When to go
At all costs avoid the terrible winters that seize the city and its surroundings in an icy iron grip. Even in May, the temperature can be near to freezing, and the river Neva still carries ice floes down from Lake Lagoda to the sea.
With the spring thaw comes the city’s brief, often hot, summer. That is the time to see St Petersburg at its best, when the days are long, and the nights are brief twilights known as White Nights.
What to take with you
Some warm clothing is essential, even in summertime. You are strongly advised to bring some stout boots too – not only because of the horse dung littering the wide streets, but also to keep you dry when the heavens inevitably open or flood water from the river Neva begins to lap at your feet. Alas, since 1706 the city has been hit by several major floods – all blown in by winds from the Finnish gulf.
The city’s modest taverns are often disrupted by raucous singing and organised bouts of fist-fighting
Costs and money
Getting there in the first place is no easy matter. Overland travel is a long nightmare of muddy, unpaved roads under the constant threat of assault and robbery. By sea is the best and cheapest option, but should, of course, only be attempted once the winter ice has melted.
As for the cost of good food, accommodation and transport, you’re likely to get as much (or, more to the point, as little) change from your hard-earned cash as in any major European city like London or Paris.
Sights and activities
An abundance of new architecture is the glory of St Petersburg, Russia’s capital since 1712, and a tribute to the energy and vision of the reforming, westward-looking Tsar Peter I – understandably known as Peter the Great.
Inspired by foreign-born architects like the Swiss-Italian, Domenico Trezzini, and more recently by the chief architect Jean-Baptisie LeBlond, splendid and sometimes awe-inspiring buildings appeared as if from nowhere. They include the Peter and Paul Cathedral, the Winter and Summer Palaces, St Isaac’s Church, the Menshikov’s Palace, the Alexander Nevsky Monastery, and the Admiralty.
Among other architectural wonders are the Kunstkamera (one of the first museums in the world to be open to the public) and the Peterhof Palace (designed to match Versailles in splendour).
There are large, beautifully conceived gardens, where plays and operas are sometimes enacted, though mostly by troupes of foreign players (German musicians gave the first public orchestral concert in 1721). Lavish displays of fireworks are meant both to entertain and overawe the general populace.
Dangers and annoyances
Diseases like smallpox are commonplace, and since the city is in effect built upon a number of swampy islands, malaria is widespread too. And if you do fall ill, don’t count on the city’s doctors to help you recover in a hurry – the great tsar himself was left with a partially paralysed arm through medical malpractice.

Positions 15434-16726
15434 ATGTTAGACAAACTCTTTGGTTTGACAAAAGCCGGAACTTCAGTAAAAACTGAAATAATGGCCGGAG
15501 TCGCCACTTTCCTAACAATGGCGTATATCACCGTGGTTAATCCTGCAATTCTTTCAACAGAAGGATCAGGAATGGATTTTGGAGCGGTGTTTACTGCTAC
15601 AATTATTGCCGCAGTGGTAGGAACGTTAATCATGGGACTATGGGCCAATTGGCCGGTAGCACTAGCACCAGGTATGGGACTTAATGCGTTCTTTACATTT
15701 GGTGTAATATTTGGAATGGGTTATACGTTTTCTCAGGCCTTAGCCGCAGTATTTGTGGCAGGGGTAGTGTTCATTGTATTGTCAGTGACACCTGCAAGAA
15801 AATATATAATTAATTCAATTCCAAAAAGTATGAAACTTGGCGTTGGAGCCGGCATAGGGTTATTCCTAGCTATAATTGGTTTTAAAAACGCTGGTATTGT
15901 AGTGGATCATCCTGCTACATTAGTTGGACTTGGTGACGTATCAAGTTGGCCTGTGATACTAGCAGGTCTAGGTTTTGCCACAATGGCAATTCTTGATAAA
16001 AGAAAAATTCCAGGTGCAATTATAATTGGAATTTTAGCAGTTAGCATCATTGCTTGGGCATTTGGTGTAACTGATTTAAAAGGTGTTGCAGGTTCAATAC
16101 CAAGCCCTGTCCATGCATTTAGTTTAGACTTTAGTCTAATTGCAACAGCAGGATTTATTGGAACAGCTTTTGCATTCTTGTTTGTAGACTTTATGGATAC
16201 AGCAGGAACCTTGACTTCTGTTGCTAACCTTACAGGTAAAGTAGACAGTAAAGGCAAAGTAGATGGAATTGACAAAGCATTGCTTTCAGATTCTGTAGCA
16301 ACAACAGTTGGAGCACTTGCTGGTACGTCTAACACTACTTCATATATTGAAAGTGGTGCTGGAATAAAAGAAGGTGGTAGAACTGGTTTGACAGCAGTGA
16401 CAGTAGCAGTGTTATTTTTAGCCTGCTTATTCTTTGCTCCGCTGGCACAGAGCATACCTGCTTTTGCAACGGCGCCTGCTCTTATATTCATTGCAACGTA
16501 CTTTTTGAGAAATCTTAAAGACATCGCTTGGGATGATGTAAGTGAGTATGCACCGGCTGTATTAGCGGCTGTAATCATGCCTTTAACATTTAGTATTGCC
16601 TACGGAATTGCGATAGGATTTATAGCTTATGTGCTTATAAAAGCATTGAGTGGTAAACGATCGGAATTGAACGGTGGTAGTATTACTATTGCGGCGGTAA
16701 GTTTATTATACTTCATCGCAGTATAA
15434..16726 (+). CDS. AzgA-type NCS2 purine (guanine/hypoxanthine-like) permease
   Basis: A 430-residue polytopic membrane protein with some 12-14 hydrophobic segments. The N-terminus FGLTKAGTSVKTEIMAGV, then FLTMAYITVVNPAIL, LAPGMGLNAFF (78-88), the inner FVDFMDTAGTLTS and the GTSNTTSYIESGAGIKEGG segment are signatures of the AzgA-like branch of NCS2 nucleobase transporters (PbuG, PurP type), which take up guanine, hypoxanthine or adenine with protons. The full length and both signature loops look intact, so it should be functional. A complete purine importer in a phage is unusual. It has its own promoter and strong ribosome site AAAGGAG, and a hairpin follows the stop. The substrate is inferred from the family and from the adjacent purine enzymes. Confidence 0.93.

Do not antagonise the city authorities, since even for minor offences you may be arbitrarily imprisoned and even tortured. Bribery and corruption are rife. Thieves and pickpockets abound, often working in gangs to isolate and rob their victims.
St Petersburg’s modest taverns are often disrupted by raucous singing and organised bouts of fist-fighting. Luxurious hotels are less rowdy but hard to come by. If you’ve got money and friends in high places, you’d be better served getting yourself an invitation to an assembly celebration, hosted by one of the nobility. These are nothing if not lavish, and last for days.
Eating and drinking
Avoid the more lowly eating places since, apart from the poor quality of their fare, the stench from unwashed fellow diners will probably put you off your food for days. In the better establishments, local dishes such as borscht, cabbage soup, hearty and tasty casseroles of meat and vegetables, and fresh, locally caught, fish are a delight.
Don’t forget to sample the popular Russian tipple of vodka: if drunk at speed and in sufficient quantity, this can make the world a very pleasant place indeed. And if you’re in possession of an iron palate, why not join the locals in a shot of vodka mixed with cayenne pepper.
Many small boats carry passengers as they ply the Neva and the multitude of canals that have led to St Petersburg becoming known as the ‘Venice of the north’. Some of the larger ferries, however, have the reputation for being poorly maintained and accident-prone. Horse-drawn cabs make good use of the very wide, straight new thoroughfares like the Grand Nevsky Perspective. Failing all else, you can always walk.
Professor Denis Judd is the general editor of The Traveller’s History series, published by Arris Books. Find out more at www.arrisbooks.com